Source: CDC, 2021, October 7.
Reasons for Accepting the Flu Vaccine
When I first started work as a nurse, I never got a flu shot. If I got the flu, I went to work even though I was sick. One year I got the flu shot on a Friday morning and was sick as a dog by the evening. Now I know that I already had the flu when I got the shot—back then I blamed it on the vaccine and didn’t get a shot for several more years. One year I got the flu, missed several days of work, and coughed my lungs out for almost two weeks. After that I thought, this is ridiculous, the flu vaccine will stop all of this. It was a no-brainer. Now I get a shot every year.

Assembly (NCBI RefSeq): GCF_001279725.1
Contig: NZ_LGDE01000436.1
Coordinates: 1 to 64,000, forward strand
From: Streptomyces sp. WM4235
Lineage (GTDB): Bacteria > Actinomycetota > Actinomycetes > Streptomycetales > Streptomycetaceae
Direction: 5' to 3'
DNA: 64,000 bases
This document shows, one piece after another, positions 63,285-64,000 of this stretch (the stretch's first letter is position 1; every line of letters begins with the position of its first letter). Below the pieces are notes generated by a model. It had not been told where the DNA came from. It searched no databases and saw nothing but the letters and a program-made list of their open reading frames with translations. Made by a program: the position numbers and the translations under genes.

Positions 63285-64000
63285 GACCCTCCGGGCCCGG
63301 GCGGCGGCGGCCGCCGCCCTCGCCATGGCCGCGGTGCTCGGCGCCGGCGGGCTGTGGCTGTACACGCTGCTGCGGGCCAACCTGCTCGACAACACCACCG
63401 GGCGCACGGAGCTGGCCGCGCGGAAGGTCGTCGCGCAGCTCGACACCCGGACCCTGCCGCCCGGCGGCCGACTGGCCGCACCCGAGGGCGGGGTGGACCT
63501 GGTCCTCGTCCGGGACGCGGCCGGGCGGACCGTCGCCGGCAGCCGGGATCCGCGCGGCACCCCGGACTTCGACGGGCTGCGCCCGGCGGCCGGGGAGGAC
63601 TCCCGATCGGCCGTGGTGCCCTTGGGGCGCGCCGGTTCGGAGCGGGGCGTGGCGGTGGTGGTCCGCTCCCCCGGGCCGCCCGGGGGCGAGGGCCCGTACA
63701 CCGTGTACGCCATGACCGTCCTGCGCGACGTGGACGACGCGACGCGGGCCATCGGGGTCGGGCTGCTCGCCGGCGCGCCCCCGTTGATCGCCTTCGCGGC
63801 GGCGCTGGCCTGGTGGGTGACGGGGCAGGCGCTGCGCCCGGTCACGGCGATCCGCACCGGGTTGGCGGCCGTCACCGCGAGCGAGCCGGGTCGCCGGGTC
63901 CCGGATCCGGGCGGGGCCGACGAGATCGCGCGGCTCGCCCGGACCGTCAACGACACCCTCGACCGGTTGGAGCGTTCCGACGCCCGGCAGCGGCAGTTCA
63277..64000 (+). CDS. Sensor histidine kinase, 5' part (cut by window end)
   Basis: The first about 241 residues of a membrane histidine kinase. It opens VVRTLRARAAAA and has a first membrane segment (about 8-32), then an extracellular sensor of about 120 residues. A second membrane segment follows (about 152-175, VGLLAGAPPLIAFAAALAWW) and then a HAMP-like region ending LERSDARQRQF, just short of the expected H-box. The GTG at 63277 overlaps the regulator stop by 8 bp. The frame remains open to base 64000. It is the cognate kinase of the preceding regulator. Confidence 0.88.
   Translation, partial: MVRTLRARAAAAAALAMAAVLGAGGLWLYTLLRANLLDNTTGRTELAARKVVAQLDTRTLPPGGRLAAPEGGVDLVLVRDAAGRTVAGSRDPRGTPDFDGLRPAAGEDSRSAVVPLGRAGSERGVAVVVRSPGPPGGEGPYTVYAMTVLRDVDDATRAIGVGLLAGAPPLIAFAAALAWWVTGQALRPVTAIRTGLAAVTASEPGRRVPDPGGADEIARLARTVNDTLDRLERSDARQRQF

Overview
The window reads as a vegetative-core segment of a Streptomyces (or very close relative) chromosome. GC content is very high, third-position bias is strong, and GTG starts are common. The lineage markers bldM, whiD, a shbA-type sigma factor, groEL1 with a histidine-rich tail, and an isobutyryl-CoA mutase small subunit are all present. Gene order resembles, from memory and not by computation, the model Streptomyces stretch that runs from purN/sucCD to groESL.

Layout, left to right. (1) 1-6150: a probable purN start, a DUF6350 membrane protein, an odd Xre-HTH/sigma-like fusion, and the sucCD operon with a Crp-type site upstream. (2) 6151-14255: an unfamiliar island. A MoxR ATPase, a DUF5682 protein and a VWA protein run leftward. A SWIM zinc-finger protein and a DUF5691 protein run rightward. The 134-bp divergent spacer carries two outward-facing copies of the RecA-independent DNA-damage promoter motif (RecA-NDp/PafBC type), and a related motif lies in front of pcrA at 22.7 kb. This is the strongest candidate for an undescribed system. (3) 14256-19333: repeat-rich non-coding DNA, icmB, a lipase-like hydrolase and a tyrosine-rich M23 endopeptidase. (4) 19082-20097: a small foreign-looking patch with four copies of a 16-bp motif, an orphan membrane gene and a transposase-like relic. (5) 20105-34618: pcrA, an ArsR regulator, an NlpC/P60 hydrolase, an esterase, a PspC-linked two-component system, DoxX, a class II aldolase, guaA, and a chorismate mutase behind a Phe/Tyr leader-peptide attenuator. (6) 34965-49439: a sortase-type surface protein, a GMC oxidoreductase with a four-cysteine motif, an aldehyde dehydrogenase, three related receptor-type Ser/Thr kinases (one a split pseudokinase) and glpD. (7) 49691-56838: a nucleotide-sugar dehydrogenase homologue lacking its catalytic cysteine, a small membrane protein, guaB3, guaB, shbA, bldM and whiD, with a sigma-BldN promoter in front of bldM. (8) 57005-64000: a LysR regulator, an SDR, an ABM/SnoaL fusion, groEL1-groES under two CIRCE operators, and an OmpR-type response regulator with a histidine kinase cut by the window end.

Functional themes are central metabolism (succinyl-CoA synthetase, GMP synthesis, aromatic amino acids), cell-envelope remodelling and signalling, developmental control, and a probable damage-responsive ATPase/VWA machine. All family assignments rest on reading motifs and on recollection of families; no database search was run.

ER Nurse, California, 2022
For healthcare personnel, there are many good reasons to get a flu vaccine, not least of which is they are less likely to become ill themselves and much less likely to pass the virus on to their patients and families.
In a 2021 survey of healthcare personnel, the main reasons cited for receiving an influenza vaccine were:
- “To protect myself from flu” (36.0%),
- “Because it was mandatory, or I had to for work” (22.3%) and
- “To reduce flu’s impact on the healthcare system during the COVID-19 pandemic” 10.5%) (CDC, 2021, October 7).
Source: CDC, 2021, October 7.
During the 2009–2010 H1N1 influenza pandemic in France, Germany, and Mexico, the most common reason given to be vaccinated for A/H1N1 pandemic influenza was a physician's advice or recommendation. In the U.S., media advertising was the most important motivating factor, although a physician's advice was nearly as important (Blank et al., 2012).